The Green Bean Stalk

The rainy season is here and the market is flooded with many varieties of green vegetables. Apart from the variety of leafy greens available, there is a vast variety of green beans to be found. Often we are confused about what is the particular bean called and then how it is cooked. There are several indigenous green beans available which are not well documented or defined but localites do know how to cook them.


We have listed a few of the more popular ones below:

French beans / String beans / Chikudu  (Telugu)/Farasbee (Hindi)


French beans are long, tender, firm yet flexible edible pods of bean plant. One cup of fresh green beans (about 100 grams) contains approximately 31 cal,  7 g carbohydrates, 3 g of fiber and 2 g of protein with no fat. So we can see that like most vegetables, beans contain very few calories and lot of fiber which can give satiety without adding to the caloric content of the diet.

Green beans are a rich source of vitamin A, C and K and also contain folic acid, thiamin, riboflavin, iron, magnesium and potassium. French beans are used in many dishes including pulavs, curries, stir-fries, fried rice, etc

Cluster Beans/ Guar ki Phali (Hindi) /Goruchikkudu (Telugu)


Cluster beans, also called guar ki phali , are smaller, slimmer and flatter than the french beans and are more popular in Andhra Pradesh and Maharashtra. They have a good shelf life of at least 4 days when kept in the refrigerator. Keeping them open is apparently the best way to store them. These are available fresh and plenty in the rainy season. Usually beans require removal of the end and a fibrous thread like tail that enables faster cooking of the bean.

They are used extensively in the South-Indian and Maharashtrian cuisine. Cluster beans have a slightly bitter taste that can be toned down by adding tamarind, coconut, jaggery and even tomatoes.

These beans are rich in soluble fiber which is excellent to maintain good gut health and also reduce cholesterol and bring down blood sugars. It is a good source of vitamin C which increases immunity and folic acid which helps in increasing fertility.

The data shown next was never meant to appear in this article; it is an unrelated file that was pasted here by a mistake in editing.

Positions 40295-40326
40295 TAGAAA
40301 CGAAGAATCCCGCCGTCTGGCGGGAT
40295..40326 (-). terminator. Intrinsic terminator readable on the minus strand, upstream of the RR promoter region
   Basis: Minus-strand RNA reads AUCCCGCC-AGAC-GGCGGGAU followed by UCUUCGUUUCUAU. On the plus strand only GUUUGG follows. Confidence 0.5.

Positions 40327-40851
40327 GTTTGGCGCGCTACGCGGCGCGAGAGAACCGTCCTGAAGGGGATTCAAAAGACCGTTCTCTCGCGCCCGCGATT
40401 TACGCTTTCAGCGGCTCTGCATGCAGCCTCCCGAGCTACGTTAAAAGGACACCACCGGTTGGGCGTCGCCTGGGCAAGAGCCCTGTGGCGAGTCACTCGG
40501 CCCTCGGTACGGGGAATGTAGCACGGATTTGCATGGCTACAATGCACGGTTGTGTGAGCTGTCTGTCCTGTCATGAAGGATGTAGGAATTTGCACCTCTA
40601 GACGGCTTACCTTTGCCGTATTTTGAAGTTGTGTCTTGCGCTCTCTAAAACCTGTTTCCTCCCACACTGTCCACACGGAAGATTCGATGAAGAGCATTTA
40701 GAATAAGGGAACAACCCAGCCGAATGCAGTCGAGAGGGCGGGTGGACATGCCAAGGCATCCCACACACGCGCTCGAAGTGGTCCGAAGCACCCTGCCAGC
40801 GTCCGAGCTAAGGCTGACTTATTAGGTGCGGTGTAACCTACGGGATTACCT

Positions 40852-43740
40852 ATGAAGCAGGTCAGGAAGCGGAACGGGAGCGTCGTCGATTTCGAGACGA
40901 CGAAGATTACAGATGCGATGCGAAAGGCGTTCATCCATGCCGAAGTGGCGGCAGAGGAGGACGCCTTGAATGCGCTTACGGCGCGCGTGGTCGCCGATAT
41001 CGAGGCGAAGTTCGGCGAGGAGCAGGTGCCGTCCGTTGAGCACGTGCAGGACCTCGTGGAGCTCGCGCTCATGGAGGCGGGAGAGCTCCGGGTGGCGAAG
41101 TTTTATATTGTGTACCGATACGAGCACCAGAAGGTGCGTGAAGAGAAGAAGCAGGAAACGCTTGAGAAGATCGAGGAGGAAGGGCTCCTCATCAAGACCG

Yard long beans /Barbati (Hindi)/ Ara Chintakayalu (Telugu)


Yard long beans are slender and grow upto 10-12 inches long approximately the size of a pencil. When they are pale green and tender , they taste sweeter and more fleshy rather than the dark green ones which have a less delicate taste. These beans grow well in high temperatures which is not suitable for the other bean varieties. So a warm climate with low rainfall is is preferable for growing these beans.

The mature bean obtained from long beans are dried and stored to be cooked as pulses or sprouted after soaking overnight.

Flat beans / Papdi beans (Hindi)/ Chikkudu (Telugu)

Val papdi

Papdi is also called the Indian bean or val and Hyacinth bean in Africa. The pods grow up to 4-5cm long and is a flat and thick bean. It has a nutty aroma and slightly sweet taste and is used extensively in the Gujarati cuisine especially for making undhiyu.

Hyacinth Bean contains copper which is important for cognition and mood elevation. Hyacinth beans contains adequate amount of potassium which reduce the muscle cramps and improves the strength of muscles. It possesses antimicrobial, antifungal, anti-inflammatory, hypocholesterolemic properties by virtue of its high content of fiber (both soluble and insoluble) and anti-oxidants.

Beans add colour, crunch and lots of nutritional value to the dish. With the growing emphasis on including 3 cups of vegetables in our daily diet, different varieties of the green beans can help to fulfill these requirements in a healthy and tasty way. So next time you see them, make sure you try them!



Author: drpoojachhawcharia

Dr Pooja Chhawcharia is the Senior Nutritionist at eKincare with over 7 years of experience in Nutrition education, diet counseling and research. She is a Registered Dietician with the Indian Dietetic Association and Certified Diabetes Educator recognized by the International Diabetes federation . She is also interested in ancillary sciences such as Yoga and Naturopathy.

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